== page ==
According to cost reduction expert Steven Martin, 'Mass layoffs are management's way of telling you they were asleep.' Here are his recommendations for making sure things don't reach that point.
This list is excerpted with permission from the article "Layoff: A Four-Letter Word in Any Economy," by Steven Martin, president of Profit Professionals of Business Solutions - The Positive Way. The organization's primary business focus is helping companies achieve cost reduction and profit improvement, eliminating the need for layoffs.
Here are 20 thoughts on how to prevent destructive layoffs in companies of all sizes.
#1: Do the right thing all the time. This means making the tough decisions not to hire in the first place or replace less productive positions. Use attrition to make the necessary cuts. Make the tough decisions now rather than later. It just gets more complicated with time.
#2: Hire well. It has been difficult in recent years to find good people. But sometimes it's better to have a position vacant than to hire poorly... especially in management. One bad manager can take down tens to thousands with them.
#3: Stay on a low fat diet. Exercise and keep your company fit by continuous improvement. Productivity is the intermediate measure of health and if it's not always going up, you are becoming less competitive.
#4: Use your resources wisely. I call this CEO, or Cost-Effective Organization thinking. Manage your financial, time, people, space, knowledge, energy, and material resources well.
#5: Read the tea leaves. Use both the pessimistic and optimistic views of the economy to shape your business decisions. Some of your companies are so large you have your own economists, and we all have the Federal Reserve and others. Listen to them (with a grain of salt) and test the party line against reality and the predictions.
#6: Partner. Partnerships and joint ventures can allow you to leverage your core resources and push the variability to others or reduce it.
#7: Have everyone in the company on the team. Use methods such as the Profit Improvement Process to give everyone some level of influence over and responsibility for profits. It sure beats the adversarial approach.
#8: Stop being selfish. Make decisions for the greater good of the corporation instead of the insular betterment of top management. Your people just may be more important than your bonus.
#9: Beware the siren song of "across-the-board." You may find that your company has a 10% disadvantage in the market, but a 10% across-the-board cut is guaranteed to take out muscle as well as fat. Adjust your business unit by unit.
#10: Listen to the pessimists. Those naysayers you are tempted to quash have something important to say. Listen but then take positive action on that negative view.
#11: Prepare your contingency plans. You are much better off to have a plan to review if something bad happens than to have to invent something in the heat of a crisis.
#12: Use overtime. Covering peaks in business with overtime allows you to scale back without layoffs when things slow down.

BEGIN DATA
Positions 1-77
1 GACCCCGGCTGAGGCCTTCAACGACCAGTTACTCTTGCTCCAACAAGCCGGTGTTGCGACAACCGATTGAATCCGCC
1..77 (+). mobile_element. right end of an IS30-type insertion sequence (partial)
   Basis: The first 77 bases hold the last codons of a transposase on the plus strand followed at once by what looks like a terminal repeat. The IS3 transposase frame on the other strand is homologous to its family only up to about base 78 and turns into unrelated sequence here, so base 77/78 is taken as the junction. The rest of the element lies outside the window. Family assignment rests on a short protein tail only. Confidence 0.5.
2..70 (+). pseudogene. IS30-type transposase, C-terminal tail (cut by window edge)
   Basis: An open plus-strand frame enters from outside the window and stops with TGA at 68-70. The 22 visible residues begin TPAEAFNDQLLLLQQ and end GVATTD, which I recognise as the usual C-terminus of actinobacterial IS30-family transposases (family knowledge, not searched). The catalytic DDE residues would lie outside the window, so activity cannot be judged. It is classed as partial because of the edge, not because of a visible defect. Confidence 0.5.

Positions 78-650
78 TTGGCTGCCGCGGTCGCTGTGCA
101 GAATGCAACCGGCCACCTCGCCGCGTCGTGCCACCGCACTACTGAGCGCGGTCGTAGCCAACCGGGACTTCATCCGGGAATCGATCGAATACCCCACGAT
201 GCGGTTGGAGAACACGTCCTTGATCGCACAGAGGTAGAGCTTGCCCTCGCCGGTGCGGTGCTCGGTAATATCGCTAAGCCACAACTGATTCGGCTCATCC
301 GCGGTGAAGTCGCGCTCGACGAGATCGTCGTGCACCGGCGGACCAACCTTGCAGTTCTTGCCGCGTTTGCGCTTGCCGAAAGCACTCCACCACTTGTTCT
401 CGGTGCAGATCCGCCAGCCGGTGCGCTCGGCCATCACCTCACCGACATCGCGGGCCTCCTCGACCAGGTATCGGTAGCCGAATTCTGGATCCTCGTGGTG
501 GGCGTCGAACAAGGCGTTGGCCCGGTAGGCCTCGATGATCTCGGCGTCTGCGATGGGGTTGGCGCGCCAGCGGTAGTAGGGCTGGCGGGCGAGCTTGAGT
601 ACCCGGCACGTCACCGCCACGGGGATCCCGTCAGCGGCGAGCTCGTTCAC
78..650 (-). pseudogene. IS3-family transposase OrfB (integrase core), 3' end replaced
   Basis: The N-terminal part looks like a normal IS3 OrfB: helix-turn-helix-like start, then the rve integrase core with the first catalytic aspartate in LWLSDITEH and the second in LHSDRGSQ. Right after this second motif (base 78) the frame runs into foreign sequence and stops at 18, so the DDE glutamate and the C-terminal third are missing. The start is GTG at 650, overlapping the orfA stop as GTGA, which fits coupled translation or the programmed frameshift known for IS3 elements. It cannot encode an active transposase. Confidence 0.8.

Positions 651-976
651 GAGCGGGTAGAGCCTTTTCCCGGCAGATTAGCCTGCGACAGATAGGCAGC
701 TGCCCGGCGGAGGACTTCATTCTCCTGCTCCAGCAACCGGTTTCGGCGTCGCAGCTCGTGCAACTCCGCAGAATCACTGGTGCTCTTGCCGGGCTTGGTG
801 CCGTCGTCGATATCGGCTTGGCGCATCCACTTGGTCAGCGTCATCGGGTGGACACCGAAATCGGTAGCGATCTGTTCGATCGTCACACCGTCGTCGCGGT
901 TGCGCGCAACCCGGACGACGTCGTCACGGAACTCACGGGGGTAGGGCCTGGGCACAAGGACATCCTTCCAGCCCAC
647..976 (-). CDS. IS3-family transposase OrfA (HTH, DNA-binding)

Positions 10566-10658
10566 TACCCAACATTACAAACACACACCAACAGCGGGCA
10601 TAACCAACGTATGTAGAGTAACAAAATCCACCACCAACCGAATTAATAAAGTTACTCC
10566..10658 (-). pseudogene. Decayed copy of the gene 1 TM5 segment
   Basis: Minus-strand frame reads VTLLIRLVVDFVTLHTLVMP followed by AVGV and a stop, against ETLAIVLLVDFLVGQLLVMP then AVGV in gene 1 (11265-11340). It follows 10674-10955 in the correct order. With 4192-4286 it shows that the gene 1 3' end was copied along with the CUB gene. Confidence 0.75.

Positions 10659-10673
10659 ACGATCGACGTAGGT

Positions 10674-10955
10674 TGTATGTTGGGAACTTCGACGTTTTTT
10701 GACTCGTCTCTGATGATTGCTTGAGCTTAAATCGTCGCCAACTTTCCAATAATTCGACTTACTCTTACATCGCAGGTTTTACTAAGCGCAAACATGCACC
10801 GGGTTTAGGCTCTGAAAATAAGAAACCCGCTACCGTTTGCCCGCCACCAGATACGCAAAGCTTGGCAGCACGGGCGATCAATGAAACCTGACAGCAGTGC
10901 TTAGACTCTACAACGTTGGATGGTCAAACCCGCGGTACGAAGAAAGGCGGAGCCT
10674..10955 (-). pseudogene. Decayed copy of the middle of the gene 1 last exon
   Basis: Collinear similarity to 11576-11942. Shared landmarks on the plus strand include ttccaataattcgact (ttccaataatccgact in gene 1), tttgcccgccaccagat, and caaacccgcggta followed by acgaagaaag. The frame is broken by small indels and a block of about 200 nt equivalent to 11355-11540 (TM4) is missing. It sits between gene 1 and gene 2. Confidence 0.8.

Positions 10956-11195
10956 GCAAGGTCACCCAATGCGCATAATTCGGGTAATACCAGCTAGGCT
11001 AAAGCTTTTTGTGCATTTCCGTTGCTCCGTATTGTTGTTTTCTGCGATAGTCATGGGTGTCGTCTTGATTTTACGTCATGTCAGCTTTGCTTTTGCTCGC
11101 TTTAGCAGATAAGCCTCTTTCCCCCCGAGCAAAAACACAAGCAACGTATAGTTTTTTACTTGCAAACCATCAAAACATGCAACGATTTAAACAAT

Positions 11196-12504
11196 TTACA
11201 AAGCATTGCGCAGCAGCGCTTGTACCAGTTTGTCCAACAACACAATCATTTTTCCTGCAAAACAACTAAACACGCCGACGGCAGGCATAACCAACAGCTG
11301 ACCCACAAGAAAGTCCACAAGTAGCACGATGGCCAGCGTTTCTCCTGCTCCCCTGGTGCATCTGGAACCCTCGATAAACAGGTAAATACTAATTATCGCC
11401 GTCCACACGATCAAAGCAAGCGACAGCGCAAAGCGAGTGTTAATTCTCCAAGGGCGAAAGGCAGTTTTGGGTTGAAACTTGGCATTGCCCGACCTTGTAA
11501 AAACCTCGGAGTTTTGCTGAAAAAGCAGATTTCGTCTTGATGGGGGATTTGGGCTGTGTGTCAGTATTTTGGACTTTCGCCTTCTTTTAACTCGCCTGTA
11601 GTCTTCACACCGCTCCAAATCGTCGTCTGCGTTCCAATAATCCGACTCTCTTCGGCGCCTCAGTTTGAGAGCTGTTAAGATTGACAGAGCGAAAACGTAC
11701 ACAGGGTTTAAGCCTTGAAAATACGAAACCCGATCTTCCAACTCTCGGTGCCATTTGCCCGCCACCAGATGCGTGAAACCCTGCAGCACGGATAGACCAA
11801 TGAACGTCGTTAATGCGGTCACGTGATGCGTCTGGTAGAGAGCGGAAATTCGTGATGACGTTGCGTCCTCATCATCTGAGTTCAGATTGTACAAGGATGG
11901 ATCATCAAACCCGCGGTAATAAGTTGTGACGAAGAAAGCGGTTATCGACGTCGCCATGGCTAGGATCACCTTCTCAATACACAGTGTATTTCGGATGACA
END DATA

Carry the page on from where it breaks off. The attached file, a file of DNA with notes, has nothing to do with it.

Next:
#13: Manage your inventory. If you have missed the economic tea leaves, your next indicator may very well be your inventory or backlog. Anticipating a slowdown can mediate the impact.
#14: Don't expect to placate stock analysts with a mass layoff. There is unlikely to be a long-term positive impact on stock price just because you announce a cutback. It may be a cop out.
#15: Invest in new products. New products are the only prevention for premature obsolescence. If you don't develop internally, partner with those who do or buy new products. You must know where your products are in their lifecycles and plan accordingly.
#16: Invest in new processes and technologies. Keeping up with the Joneses is vital. Just make sure you pick the right benchmarks to emulate. Watch out for fads! For at least some period of the 1990s, mass layoffs were a fad.
#17: Watch your expansion. Expansion is fun, but excitement can create a fog that hides the pitfalls of rapid growth. This is especially true when capital dries up in the middle of a growth spurt. Build revenues based on contribution margin and profitability, not the top line.
#18: Check your egos at the door. Be a team player. Use your drive for success in a positive way rather than just for self-aggrandizement. The failure to look out for others has taken many entrepreneurs and managers down along with their employees.
#19: Stop shuffling the deck chairs on the Titanic. If a business unit isn't achieving its goals, it is unlikely to get better if you just shuffle the staff around. Find the fundamental problems and fix them. Start with the top people. They set the tone.
#20: If you have to make layoffs, do them the right way. Communicate, communicate, communicate, and get everyone involved. Have a clear and fair policy on what people are going to get. Take care of both the people being laid off and the survivors. Everyone will have pain and, hopefully, healing to experience. Help them. If you've run your company well to this point, they should understand that you have done everything you could to avoid this outcome. This will help you avoid future, bigger layoffs.
It's not easy to be a manager or entrepreneur today. It never has been, and it takes more than 20 tips to succeed. We always carry a responsibility for the people who work for us. This is our highest calling.